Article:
Coconut souffles with Lime Curd 2

Coconut Souffle with Lime Curd

makes 4 souffles

for the coconut cream:
135 ml coconut milk
60 ml cream
4 Tbsp dessicated coconut
1 egg
1 ½ Tbsp caster sugar
2 tsp corn flour
1 Tbsp cold milk
for the souffles:
120 ml coconut cream
2 egg whites
1 Tbsp caster sugar

caster sugar and butter for ramekins

fist make the coconut cream:
– heat the coconut milk, cream and coconut in a saucepan until almost boiling. Remove from heat and cool slightly.

– beat the egg with the sugar until frothy.

– in a little bowl (I use a sushi soy bowl for this) mix the cornflour with the cold milk to form a paste. Add to the egg mixture and mix well. Strain through a sieve.

– add a couple tablespoons coconut mixture to the egg and beat, then pour the egg mix into the coconut mix and return to heat.

– heat over a low heat, stirring constantly, until mixture reaches a custard consistency. Remove from heat and allow to cool, with a piece of parchment on top to prevent a skin forming.

– pre-heat oven to 325˚F ; butter and sugar the inside of 4 individual ramekins .

– when mix is cool and you’re ready to make the dessert, whip the egg whites until frothy.

– add the sugar and whip until stiff peaks form.

– mix about 2 Tbsp egg white in to the custard vigorously, to lighten the mix, then gently and carefully fold in the rest of the egg-white in 3 or 4 batches.

– divide mix between ramekins. Run a knife around the edge of the mixture: this helps them rise evenly.

– bake for 8 – 11 mins. Keep an eye on them you don’t want them to over cook. The middle should still be creamy.

– remove from oven and serve immediately with a spoon of lime curd in the middle and a sprinkle of lime zest.

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Banana chocolate tarts with coconut

While away camping in Algonquin we had something for dessert that I haven’t had in a million years. I watched the shiny parcels being made up and carefully placed in the hot, glowing coals of a camp fire and as the packages were eventually passed around, one at a time, the silver foil peeled back and the sweet steam billowed into fire-lit faces, I felt eons and ages dissolving from my soul like the shadows of night at the dawn. I was a child again for a while; I was 5, I was 7, I was 11 years old gleefully eating baked banana’s with chocolate oozing out of them. That weekend had many moments that will stay with me forever, and that will be one of the top ones. This is a slightly less messy, more grown up approach, but just as yummy.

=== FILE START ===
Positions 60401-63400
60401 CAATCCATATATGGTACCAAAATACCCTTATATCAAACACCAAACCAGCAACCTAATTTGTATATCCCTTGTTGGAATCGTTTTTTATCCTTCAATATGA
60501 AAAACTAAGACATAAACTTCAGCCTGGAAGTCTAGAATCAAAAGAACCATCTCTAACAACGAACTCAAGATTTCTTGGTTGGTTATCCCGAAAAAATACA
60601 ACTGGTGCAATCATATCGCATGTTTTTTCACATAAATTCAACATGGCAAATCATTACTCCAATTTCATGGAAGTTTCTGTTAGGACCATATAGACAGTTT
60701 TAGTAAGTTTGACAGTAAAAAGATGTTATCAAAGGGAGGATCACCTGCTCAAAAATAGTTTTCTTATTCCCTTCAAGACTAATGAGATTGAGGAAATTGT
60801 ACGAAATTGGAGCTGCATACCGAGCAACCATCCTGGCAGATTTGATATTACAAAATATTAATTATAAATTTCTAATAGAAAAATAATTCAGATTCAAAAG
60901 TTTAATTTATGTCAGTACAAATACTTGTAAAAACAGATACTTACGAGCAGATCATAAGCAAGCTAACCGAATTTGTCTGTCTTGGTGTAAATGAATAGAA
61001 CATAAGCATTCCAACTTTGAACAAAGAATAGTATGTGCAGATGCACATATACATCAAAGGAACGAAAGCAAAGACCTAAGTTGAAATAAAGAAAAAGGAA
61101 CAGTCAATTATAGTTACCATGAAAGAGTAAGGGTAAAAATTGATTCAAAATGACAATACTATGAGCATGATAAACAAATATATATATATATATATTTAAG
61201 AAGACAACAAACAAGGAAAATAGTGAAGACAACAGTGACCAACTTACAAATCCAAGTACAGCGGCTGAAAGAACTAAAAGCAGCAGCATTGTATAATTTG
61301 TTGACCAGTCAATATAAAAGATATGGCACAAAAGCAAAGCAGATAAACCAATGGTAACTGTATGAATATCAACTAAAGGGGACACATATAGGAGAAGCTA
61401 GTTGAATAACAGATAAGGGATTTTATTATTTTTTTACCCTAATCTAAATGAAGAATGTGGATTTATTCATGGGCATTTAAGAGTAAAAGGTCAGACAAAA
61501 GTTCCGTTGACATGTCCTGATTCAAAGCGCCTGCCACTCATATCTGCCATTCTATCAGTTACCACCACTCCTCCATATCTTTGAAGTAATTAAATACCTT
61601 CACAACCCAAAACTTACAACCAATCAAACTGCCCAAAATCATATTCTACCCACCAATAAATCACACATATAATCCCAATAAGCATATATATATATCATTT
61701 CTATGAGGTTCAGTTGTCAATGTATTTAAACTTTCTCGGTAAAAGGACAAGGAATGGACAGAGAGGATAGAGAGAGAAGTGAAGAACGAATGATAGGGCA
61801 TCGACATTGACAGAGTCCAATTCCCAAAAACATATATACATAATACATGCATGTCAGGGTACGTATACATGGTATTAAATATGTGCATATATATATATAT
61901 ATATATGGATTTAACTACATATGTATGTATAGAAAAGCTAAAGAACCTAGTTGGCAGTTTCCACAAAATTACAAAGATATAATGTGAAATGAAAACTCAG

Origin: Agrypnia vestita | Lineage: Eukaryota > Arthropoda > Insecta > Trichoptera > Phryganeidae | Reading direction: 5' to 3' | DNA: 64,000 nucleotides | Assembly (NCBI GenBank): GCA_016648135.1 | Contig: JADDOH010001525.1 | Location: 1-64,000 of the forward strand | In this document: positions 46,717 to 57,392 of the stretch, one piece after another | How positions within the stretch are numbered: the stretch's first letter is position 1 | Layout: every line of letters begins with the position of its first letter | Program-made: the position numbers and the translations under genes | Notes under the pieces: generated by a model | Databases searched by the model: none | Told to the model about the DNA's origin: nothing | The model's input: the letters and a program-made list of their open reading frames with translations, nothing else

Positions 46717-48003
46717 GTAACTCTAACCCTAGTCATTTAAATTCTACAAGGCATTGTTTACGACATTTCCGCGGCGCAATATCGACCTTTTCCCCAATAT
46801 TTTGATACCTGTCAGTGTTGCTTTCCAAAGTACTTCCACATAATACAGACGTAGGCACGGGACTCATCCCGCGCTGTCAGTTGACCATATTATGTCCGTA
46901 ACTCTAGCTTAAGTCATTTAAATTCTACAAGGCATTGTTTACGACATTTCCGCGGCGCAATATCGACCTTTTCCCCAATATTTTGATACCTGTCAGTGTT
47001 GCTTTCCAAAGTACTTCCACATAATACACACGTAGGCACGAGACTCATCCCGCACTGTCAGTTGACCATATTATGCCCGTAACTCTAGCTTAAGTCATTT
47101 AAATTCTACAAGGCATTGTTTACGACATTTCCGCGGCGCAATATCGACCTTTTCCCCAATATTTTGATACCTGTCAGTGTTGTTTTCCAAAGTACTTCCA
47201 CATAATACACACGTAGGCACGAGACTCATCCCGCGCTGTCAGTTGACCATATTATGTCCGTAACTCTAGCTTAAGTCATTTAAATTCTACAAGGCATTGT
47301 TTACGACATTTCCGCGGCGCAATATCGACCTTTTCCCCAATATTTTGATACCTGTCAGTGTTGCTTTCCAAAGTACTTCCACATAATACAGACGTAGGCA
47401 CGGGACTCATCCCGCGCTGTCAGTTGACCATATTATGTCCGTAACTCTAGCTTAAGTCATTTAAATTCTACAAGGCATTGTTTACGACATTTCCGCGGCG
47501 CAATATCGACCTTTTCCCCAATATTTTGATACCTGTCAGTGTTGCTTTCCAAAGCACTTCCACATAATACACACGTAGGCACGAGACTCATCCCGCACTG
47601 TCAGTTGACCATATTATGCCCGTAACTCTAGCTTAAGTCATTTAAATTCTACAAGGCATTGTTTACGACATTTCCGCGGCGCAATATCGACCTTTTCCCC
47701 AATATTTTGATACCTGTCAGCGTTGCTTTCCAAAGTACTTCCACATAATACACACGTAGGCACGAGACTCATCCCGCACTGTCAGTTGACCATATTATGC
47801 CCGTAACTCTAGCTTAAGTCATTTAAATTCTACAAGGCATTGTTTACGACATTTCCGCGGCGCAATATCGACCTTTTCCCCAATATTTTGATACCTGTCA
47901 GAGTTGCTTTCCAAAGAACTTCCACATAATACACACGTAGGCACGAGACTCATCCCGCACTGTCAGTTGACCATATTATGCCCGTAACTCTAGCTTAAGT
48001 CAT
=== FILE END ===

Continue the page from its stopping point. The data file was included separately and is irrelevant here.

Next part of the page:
*ps/ I sneakily made a double batch of the pastry from the peach tart, which I used here. Use your own taste when making these tarts up as to the choc/coconut/banana ratio. Amounts are only a guide.

Banana chocolate tarts with coconut 2

Chocolate Banana Tarts with Coconut

6 Pate Brise lined mini tart tins (5″)

90 ml dark chocolate spread (or use a hazelnut choc spread like Nutella)
60 ml dessicated coconut
3 large banana’s, thinly sliced
30 ml white sugar
30 ml light brown (blonde) sugar

– preheat your oven to 400˚F

– Spread 1 Tbsp choc spread on the base of each tart shell

– divide the coconut between the tarts (about 2 tsp each)

– arrange the banana slices over the coconut

– mix the two sugars in a small bowl

– sprinkle half the sugar over the tarts, reserve the rest

– bake the tarts for about 20 mins.

– Sprinkle remaining sugar over banana’s. Caramelise with a blow torch until sugar is golden.

– alternatively, grill under a hot grill in your oven for a few minutes, but keep an eye on them so as not to burn the pastry.

Banana chocolate tarts with coconut 3

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Lemongrass rice pudding with fresh mango and lime